WALKING AND HIKING IN AND AROUND OHAKUNE

Perfectly positioned at the southern gateway to the dual World Heritage Tongariro National Park and just a short drive from a huge selection of tracks and trails, Ohakune is the perfect place to base your self out of.

I'M AN ORIGINAL CATCHPHRASE

Ohakune is without a doubt the best place to stay when doing the Tongariro Alpine Crossing. The North Island's only mountain town offers a great choice of accommodation, excellent dining and shopping opportunities and a spectacular setting at the foot of the mystical Mount Ruapehu. Set right in the heart of the Tongariro National Park, Ohakune is the perfect place to rest and prepare for the challenging Tongariro Alpine Crossing. Shuttles depart daily from Ohakune offering a door to door service. See below for operator details.

Multi Day

Tongariro Northern Circuit - Great Walk

Round the Mountain Track

 
Under 2 hours walks around Ohakune
 

Mangawhero River Walk

Distance: 2km
Time: 30 minutes
Start Point: Burns Street, southern end of Ohakune, or Old Station Road, The Junction, Ohakune.
Difficulty: Easy

Meandering along the banks of the Mangawhero River, this easy, well-maintained path connects the main town centre with ‘The Junction’ area at the foot of the mountain and is a pleasant family-friendly walkway. Ohakune 2000 Inc. volunteers maintain the route and are re-introducing native plant species to attract birds and animals to the area.

The river itself has its origins high on the slopes of Mount Ruapehu and follows a fault line down the mountain, through the volcanic landscape and over two waterfalls before it reaches Ohakune. From here it continues on until it joins the Whangaehu River.
The Mangawhero River Walkway can be easily combined with the Jubilee Walkway for a longer trail if desired.

Rimu Walk

Distance: 1.5km
Time: 15 minutes round trip
Start Point: DOC Visitor Centre at the foot of the Ohakune Mountain Road
Difficulty: Easy

This well-constructed walkway is suitable for wheelchairs and pushchairs and is a side loop from the Mangawhero Forest Track. The loop crosses a peaceful mountain stream and passes through native ferns and kamahi providing a nice easy family walk.

 
 

Mangawhero Forest Walk

Distance: 3km
Time: 45-minute loop track
Start Point: Foot of the Ohakune Mountain Road
Difficulty: Easy

Within easy walking distance of the township, Mangawhero Forest Walk is a great introduction to the native forest of central North Island - an abundance of species including broadleaf, kahikatea, kamahi, matai and rimu trees surround the track. Crossing the Mangawhero River, from which it takes its name, the trail descends through the towering kahikatea trees to a swamp-like volcanic crater.

 

Jubilee Walkway

Distance: 1.5km
Time: 20 minutes
Start Point: Ohakune Giant Carrot, Rangataua Road, southern end of Ohakune
Difficulty: Easy


Starting at the famous Ohakune Giant Carrot, this pleasant 20-minute stroll through the Jubilee Park Scenic Reserve loosely follows the path of the Mangateitei Stream and is a leisurely track suitable for all abilities. The trail winds through the forest and finishes at Burns Street at the southwestern entrance to Ohakune. From here it is easy to link with the Mangawhero River Walkway and continue on to the northern end of the township.

The track is quite steep in places and often becomes very muddy in rainy weather so it is advised that you wear sturdy footwear when walking this trail.

Hapuawhenua Viaduct Walk, via the Ohakune Old Coach Road

Distance: 7km (Marshall Road carpark)
Time: 1.5-2 hours return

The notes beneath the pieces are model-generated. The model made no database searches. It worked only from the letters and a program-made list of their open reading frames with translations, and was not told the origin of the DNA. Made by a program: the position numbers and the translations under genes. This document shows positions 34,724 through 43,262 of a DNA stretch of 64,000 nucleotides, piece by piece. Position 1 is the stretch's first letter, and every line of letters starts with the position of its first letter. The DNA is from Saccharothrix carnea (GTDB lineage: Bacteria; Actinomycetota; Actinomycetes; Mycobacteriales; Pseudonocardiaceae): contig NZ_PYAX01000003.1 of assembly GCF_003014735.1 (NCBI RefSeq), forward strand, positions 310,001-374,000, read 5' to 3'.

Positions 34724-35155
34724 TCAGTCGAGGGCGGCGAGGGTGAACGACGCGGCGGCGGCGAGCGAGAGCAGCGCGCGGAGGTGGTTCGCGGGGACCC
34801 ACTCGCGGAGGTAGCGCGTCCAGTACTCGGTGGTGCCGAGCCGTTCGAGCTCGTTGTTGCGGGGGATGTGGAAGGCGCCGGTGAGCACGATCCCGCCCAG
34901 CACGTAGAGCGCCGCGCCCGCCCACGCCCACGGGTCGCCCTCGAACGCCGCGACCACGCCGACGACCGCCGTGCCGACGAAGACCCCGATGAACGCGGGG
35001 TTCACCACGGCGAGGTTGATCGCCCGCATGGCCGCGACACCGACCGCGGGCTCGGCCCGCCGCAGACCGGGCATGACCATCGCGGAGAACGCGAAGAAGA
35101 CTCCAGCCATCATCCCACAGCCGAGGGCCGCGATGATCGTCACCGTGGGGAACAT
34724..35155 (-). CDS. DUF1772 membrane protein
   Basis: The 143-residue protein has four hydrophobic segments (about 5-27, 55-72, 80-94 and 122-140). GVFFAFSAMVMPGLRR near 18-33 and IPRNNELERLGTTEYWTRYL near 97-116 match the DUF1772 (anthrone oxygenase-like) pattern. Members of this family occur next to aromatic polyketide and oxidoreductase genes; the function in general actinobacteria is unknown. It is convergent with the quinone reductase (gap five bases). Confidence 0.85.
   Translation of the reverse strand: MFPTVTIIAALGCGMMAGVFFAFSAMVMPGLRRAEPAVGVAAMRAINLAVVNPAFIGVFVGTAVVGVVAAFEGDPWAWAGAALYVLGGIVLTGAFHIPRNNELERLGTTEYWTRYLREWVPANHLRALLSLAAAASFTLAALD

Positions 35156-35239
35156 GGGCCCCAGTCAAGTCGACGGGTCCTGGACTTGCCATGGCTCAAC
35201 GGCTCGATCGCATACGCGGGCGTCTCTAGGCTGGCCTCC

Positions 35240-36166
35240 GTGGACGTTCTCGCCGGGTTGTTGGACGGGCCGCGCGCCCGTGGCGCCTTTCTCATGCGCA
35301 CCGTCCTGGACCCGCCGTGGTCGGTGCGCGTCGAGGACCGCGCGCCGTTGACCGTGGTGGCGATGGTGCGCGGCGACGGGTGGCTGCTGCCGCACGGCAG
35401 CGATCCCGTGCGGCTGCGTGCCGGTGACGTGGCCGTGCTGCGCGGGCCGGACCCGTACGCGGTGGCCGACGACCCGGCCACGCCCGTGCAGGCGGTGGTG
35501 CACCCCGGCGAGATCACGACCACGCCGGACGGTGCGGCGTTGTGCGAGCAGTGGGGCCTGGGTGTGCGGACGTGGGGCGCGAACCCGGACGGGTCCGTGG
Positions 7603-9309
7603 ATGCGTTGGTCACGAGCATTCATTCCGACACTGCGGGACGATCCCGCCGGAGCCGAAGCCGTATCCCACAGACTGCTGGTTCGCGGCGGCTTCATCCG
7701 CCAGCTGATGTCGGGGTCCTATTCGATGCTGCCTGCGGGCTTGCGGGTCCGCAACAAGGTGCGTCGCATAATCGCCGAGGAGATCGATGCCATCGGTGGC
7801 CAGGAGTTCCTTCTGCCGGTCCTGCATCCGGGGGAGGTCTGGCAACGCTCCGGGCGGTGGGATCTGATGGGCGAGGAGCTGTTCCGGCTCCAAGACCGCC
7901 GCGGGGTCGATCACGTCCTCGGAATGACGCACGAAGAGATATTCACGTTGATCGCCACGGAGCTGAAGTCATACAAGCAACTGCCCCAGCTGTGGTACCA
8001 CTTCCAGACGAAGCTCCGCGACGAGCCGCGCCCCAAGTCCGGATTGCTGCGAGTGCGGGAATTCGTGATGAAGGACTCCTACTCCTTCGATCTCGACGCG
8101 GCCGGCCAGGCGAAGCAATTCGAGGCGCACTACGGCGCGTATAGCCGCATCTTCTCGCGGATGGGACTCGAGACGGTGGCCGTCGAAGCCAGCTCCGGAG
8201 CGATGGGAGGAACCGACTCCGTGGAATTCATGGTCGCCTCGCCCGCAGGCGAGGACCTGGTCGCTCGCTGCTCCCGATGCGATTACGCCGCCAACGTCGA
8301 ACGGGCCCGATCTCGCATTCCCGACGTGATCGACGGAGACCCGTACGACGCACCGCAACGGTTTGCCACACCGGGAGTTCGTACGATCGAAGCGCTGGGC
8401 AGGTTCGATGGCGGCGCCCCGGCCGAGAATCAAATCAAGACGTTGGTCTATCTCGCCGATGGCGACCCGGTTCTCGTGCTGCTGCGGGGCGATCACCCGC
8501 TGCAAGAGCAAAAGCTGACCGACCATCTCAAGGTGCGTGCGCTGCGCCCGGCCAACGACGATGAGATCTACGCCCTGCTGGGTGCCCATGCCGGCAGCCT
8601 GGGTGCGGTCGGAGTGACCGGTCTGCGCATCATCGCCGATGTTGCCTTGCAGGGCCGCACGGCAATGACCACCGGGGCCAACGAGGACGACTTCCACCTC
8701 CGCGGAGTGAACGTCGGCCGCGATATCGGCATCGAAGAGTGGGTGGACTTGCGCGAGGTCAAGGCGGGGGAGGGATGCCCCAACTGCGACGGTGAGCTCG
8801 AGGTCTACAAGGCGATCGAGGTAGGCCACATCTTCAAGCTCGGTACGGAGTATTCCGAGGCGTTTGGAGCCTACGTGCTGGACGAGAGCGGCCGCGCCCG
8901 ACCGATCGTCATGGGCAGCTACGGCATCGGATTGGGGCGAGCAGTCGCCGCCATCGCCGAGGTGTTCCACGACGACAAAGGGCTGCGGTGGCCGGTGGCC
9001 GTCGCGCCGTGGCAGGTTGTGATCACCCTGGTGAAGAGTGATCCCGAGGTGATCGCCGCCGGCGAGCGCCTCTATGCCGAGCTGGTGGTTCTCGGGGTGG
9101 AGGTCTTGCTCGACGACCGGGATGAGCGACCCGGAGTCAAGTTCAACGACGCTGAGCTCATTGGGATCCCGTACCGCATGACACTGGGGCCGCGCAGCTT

Start Point: The official start is at the Ohakune Train Station on Thames Street, but if you wish to shorten it, you can drive the first 3km to Marshalls Road car park (add another 8km to the round trip, approximately 90 minutes, if walking from Goldfinch St, central Ohakune)
Difficulty: Easy-Moderate

Following the first stage of the Ohakune Old Coach Road, the Hapuawhenua Viaduct Walk takes in the Hapuawhenua Tunnel and both the old and new Hapuawhenua Viaducts. These impressive curved lattice structures span the valley side by side and the original viaduct, built-in 1908 and holding World Heritage Engineering status, is testament to the ingenuity and perseverance of those who were responsible for its construction. It is possible to walk the full length of the original structure, from which you can occasionally watch the trains crossing its replacement further down the valley

 
 

Waitonga Falls Track

Distance: 4km
Time: 1.5hrs round trip
Start Point: 11km from Ohakune on the Ohakune Mountain Road
Difficulty: Easy – some steep sections

This easy walk through beech and kaikawaka forest and across scenic marshland brings you to the Tongariro National Park’s highest accessible waterfall and the alpine stream below. With picture-perfect views of the mountain reflected in the Rotokawa tarn (a shallow mountain pool) and the chance to fully appreciate the valley vistas, this trail is well worth a visit.

The route winds along the wooded slopes of Ruapehu and crosses the Rotokawa marshes on a raised boardwalk finally descending to the base of the falls. The falls are beautiful at all times of the year, but during the winter months, the volume of water passing over the falls makes them particularly remarkable. Green hooded orchids and white sun orchids can also be seen along this track.

Family-friendly

 

Mangawhero Falls Walk

Distance: Less than 1km
Time: 10 minutes
Start Point: Mangawhero Falls car park, 13km from Ohakune on the Ohakune Mountain Road
Difficulty: Easy

A great short track if you happen to be in the area, the Mangawhero Falls was used as the location for ‘Ithilien’, where Gollum catches fish, in The Lord of the Rings: The Two Towers. Easily accessible from the Ohakune Mountain Road, this beautiful waterfall is best viewed in the winter months when a greater volume of water passes over the volcanic formations and leaving sparkling icicles surrounding the area.